We all thought that legislation passed in the last session forever dedicated 94% of the Sporting Goods Sales Tax to fund state parks. NOT SO!

Because of an error in the wording of a related piece of legislation, dedication of the 94% of the Sporting Goods Sales Tax to state parks was NOT PERMANENT, as intended. The bill that was passed wound up providing funding for state parks only for the 2016-2017 biennium.

Unless the Texas Legislature takes action before the end of the current session (May 29), Texas state parks will see a $92.5 million short-fall for the 2018-2019 biennium. This shortfall will have dire consequences for the state park system. Reduced staff will mean reduced hours of operation for many parks. Some parks will have to be closed altogether. Repairs that have begun will not be completed. And the development of new parks, such as Palo Pinto Mountains State Park near Fort Worth, will not happen.

Passage of House Bill 78, by Representative Ryan Guillen, would correct the error in bill language and dedicate 94% of the Sporting Goods Sales Tax to state parks into the future, as was originally intended. The House Appropriations Committee has yet to have a hearing on HB 78.

If passed, HB 78 would not take effect in time to correct the short-fall for the 2018-2019 biennium. To provide the missing $92.5 million that was supposed to have been dedicated to state parks, the Texas Legislature will have to vote to appropriate those funds from the Sporting Goods Sales Tax. The conference committee has been formed. Unless the conference committee and the Legislature move to correct the mistaken language and appropriate the $92.5 million in the Sporting Goods Sales Tax, long-overdue repairs in Texas state parks will not take place and Texans’ park experiences will continue to decline.

WHAT YOU CAN DO: Ask your Texas State House Representative to take the the following actions (it would also be helpful to personalize your request which might include some of the background described above):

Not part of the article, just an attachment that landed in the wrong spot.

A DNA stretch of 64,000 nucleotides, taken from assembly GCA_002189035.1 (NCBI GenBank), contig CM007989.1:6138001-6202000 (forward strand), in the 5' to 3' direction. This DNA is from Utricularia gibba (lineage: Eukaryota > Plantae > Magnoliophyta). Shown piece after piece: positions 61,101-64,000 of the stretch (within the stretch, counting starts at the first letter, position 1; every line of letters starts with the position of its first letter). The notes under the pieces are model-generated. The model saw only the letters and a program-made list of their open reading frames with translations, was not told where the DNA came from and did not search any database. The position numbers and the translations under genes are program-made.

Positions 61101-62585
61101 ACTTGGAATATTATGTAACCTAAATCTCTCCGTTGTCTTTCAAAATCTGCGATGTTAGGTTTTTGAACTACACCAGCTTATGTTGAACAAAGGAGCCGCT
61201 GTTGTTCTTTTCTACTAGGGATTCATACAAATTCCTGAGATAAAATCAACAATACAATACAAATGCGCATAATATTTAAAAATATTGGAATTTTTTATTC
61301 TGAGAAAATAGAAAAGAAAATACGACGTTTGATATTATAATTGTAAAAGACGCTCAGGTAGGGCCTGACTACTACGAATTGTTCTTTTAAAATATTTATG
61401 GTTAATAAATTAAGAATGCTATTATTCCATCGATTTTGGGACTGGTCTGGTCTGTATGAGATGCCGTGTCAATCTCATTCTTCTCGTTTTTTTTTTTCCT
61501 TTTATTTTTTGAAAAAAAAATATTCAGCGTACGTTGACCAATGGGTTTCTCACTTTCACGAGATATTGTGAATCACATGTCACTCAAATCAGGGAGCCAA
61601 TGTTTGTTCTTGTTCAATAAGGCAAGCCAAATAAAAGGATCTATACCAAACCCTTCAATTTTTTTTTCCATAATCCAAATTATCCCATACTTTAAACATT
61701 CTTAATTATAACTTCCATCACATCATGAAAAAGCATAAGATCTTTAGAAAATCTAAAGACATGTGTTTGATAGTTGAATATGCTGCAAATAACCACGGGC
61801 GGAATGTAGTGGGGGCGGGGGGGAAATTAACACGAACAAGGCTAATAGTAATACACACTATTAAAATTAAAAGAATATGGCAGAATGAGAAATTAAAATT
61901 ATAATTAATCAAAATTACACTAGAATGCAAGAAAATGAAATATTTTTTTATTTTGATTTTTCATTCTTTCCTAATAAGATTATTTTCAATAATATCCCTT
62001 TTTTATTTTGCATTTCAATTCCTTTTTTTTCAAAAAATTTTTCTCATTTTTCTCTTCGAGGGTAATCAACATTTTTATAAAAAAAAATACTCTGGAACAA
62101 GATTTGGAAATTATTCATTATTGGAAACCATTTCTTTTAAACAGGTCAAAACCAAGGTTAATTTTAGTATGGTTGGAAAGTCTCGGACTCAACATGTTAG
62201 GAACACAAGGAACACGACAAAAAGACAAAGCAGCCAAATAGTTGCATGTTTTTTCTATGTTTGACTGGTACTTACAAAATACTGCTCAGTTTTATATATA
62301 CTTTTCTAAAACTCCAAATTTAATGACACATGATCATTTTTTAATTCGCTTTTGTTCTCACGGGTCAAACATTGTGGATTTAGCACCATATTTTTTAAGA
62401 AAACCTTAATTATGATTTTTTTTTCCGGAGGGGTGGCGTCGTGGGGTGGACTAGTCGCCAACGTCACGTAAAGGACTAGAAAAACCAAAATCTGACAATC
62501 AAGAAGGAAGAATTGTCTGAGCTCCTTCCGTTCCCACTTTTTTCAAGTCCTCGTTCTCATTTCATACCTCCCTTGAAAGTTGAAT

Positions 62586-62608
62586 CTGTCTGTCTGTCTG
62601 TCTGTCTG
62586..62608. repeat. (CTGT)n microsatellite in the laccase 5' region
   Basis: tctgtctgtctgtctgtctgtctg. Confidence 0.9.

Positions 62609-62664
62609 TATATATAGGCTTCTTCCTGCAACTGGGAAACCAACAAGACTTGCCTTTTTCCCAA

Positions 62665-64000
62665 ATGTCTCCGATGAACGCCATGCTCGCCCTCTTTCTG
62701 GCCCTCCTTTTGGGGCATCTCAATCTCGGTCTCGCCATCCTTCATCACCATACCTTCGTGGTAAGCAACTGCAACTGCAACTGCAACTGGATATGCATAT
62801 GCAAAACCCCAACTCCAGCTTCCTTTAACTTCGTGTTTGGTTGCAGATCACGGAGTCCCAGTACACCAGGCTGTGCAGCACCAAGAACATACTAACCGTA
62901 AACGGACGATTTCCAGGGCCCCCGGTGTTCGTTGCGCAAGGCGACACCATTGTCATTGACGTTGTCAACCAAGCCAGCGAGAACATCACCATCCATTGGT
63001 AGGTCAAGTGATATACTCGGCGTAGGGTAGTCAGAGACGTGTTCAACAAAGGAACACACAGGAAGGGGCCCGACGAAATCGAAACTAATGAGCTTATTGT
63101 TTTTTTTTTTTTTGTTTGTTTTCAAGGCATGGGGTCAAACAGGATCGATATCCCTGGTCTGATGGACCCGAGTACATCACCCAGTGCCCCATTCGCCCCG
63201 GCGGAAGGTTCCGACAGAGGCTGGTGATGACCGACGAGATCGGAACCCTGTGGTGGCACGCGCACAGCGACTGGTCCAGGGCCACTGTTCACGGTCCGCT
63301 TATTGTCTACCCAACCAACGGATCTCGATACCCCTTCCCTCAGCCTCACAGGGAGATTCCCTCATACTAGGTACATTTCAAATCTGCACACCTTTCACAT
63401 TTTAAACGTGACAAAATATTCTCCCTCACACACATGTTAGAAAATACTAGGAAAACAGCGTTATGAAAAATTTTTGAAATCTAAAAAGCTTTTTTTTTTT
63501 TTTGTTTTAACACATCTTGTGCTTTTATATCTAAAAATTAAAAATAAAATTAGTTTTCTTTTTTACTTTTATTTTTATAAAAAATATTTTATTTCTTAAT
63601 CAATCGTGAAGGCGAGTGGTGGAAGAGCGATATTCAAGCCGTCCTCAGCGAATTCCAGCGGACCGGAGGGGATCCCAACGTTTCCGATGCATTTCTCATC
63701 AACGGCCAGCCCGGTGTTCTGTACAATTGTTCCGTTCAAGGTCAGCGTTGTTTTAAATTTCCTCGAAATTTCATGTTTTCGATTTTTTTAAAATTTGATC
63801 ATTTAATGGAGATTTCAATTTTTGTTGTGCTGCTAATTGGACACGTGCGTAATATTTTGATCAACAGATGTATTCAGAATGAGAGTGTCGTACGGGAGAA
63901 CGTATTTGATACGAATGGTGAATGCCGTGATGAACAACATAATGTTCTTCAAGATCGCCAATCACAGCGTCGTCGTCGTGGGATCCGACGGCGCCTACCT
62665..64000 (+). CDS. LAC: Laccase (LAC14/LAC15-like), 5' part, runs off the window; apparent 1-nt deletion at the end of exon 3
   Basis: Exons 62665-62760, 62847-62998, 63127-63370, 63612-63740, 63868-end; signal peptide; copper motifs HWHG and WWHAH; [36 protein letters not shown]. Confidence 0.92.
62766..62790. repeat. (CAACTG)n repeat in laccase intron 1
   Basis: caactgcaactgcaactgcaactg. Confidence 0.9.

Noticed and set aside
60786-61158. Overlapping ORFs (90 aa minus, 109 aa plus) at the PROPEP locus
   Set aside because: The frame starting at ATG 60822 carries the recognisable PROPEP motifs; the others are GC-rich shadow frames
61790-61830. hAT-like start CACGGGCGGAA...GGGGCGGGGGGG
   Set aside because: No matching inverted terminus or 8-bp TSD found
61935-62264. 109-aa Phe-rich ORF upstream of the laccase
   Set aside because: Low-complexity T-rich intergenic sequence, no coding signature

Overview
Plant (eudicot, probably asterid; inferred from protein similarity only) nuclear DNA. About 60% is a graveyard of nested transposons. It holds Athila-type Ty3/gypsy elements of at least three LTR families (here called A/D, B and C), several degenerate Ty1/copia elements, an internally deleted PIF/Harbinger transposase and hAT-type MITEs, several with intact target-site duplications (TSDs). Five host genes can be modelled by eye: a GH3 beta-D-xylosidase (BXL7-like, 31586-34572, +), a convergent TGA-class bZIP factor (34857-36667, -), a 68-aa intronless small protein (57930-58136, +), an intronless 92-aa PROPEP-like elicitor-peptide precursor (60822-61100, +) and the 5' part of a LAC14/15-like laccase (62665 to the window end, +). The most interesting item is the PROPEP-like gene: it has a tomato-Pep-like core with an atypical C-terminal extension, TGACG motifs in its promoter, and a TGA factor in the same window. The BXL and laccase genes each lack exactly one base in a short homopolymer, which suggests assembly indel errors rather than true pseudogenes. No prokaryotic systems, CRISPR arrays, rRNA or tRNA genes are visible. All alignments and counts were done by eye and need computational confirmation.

1. That the legislators request a hearing on House Bill 78, which would authorize 94% of the Sporting Goods Sales Tax to state parks, as intended.
  2. That the legislators urge the conference committee to fully appropriate 94% of Sporting Goods Sales Tax for the coming biennium.

Go to http://www.fyi.legis.state.tx.us/Home.aspx to learn who represents you. Check their web pages and contact them - please take action NOW! We believe this is an easy process as you simply enter your address on that page to find out who represents you, and then you click on the resultant links to get to the page for your particular representative, and each legislator page has a link where you can send an E-mail to them. If you are motivated enough, the phone numbers are also listed where you can call. It also doesn't hurt to send a personal postal letter if there is time.

Thanks to Janice Bezanson, Executive Director of the Texas Conservation Alliance for bringing this to our attention - most of this is in her words and we kept them in tact.